5 Numbers That Say a Lot About the Election

In States, Voting On

Turnout in the 2016 presidential election, initially characterized as low, actually exceeded that of the 2012 race in which President Barack Obama won re-election. The candidates devoted virtually all their time and money to 14 battleground states, regarding the vote in the rest of the country as a foregone conclusion. Elections to the House of Representatives were the least competitive since political junkies began rating them in 1984. And unsurprisingly, states that made it easier to register and vote usually experienced significantly higher turnout than states that did not.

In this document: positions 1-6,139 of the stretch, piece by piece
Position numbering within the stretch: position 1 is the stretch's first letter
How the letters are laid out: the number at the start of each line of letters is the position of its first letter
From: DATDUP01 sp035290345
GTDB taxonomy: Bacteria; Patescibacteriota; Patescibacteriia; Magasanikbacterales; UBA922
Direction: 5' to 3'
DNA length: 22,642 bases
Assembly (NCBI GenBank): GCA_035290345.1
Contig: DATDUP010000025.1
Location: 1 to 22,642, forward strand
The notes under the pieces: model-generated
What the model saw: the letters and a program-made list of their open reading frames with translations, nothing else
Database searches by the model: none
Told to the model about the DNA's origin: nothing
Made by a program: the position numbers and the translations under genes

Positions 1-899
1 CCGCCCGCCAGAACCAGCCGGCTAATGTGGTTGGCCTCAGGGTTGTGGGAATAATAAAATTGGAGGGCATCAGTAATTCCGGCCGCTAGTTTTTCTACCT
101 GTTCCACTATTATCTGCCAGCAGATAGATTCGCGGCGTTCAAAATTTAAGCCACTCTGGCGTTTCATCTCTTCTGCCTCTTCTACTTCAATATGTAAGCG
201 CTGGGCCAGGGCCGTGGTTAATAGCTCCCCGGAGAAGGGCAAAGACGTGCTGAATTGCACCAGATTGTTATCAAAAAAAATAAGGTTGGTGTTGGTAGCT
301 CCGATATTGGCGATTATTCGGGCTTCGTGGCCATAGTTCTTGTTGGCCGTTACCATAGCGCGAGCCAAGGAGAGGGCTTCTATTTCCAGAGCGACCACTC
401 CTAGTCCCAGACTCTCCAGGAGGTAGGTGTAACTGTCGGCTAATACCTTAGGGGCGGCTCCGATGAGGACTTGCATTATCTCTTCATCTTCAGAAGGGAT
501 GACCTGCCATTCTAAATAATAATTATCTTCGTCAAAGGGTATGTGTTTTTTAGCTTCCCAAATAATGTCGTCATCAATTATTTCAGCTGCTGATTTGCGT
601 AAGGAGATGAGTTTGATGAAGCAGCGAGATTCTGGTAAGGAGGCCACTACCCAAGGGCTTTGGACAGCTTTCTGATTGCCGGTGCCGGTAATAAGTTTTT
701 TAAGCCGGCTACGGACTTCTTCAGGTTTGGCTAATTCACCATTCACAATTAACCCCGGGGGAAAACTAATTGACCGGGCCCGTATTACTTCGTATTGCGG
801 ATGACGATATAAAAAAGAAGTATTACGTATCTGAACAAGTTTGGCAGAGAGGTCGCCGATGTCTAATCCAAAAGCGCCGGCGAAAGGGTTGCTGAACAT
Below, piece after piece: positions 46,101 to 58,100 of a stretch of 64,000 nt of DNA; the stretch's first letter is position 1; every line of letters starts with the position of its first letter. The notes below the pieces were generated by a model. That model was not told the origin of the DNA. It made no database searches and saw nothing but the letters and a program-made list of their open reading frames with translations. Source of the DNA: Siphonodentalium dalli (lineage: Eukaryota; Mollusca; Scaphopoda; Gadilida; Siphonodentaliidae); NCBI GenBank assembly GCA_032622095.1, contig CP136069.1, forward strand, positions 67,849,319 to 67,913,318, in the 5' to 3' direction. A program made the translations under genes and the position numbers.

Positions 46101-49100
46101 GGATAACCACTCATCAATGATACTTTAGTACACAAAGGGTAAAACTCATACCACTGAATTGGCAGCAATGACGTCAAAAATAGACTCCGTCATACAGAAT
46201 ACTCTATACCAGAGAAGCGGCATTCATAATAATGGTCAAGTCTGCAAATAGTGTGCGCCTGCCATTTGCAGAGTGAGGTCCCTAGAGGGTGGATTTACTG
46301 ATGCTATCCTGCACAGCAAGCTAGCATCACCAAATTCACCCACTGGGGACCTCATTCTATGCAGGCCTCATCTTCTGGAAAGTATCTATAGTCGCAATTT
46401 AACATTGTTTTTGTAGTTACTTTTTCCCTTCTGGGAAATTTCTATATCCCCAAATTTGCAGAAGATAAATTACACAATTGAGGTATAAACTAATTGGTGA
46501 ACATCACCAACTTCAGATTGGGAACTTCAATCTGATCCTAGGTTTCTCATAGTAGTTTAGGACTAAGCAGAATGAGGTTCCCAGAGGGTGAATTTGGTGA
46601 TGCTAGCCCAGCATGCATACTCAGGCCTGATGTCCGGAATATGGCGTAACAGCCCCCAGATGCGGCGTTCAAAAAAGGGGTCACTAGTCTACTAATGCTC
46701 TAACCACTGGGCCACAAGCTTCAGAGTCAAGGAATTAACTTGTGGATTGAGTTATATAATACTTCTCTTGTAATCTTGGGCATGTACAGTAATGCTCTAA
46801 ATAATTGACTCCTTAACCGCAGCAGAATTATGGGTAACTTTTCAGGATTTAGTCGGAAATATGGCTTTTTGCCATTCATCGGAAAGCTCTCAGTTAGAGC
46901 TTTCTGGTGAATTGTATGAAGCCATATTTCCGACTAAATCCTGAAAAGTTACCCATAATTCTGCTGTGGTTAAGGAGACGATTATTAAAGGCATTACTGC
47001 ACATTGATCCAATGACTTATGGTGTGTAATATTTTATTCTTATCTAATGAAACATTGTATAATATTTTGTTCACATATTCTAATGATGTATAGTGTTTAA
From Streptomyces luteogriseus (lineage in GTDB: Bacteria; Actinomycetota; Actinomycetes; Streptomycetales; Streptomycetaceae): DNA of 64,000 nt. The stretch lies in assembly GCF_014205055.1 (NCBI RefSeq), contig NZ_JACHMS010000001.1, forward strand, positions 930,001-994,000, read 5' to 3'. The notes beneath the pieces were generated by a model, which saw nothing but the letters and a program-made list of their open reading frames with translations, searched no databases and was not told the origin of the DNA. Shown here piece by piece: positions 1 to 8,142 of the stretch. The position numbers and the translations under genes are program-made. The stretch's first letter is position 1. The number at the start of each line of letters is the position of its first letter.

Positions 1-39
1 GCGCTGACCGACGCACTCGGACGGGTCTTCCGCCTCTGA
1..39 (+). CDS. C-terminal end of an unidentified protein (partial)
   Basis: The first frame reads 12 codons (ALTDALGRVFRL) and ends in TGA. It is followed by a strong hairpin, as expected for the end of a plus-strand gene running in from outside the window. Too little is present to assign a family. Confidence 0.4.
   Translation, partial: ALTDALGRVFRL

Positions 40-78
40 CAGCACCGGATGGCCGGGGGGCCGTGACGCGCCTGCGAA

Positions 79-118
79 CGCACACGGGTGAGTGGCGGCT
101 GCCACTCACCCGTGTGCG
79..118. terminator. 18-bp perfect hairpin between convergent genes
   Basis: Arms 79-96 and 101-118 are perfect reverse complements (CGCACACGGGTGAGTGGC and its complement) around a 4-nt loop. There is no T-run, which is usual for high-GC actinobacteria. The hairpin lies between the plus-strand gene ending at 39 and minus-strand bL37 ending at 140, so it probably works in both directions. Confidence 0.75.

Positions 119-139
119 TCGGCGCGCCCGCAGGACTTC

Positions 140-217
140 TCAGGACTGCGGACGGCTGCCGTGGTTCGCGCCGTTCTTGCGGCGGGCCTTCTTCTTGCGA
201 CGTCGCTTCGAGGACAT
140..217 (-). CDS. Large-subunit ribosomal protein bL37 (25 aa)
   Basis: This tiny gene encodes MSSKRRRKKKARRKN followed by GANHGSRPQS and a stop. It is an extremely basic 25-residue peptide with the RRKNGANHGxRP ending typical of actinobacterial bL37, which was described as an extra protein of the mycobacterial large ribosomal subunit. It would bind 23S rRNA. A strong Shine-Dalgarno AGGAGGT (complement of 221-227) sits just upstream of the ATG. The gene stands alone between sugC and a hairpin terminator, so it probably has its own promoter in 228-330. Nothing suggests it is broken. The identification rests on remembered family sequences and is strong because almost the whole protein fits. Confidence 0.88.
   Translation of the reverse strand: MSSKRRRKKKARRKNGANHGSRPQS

Those findings, and a raft of others, are in the latest edition of “America Goes to the Polls,” a distillation of election statistics compiled every two years by Nonprofit VOTE and the United States Elections Project, an election-information clearinghouse run by Michael P. McDonald, a University of Florida political science professor.

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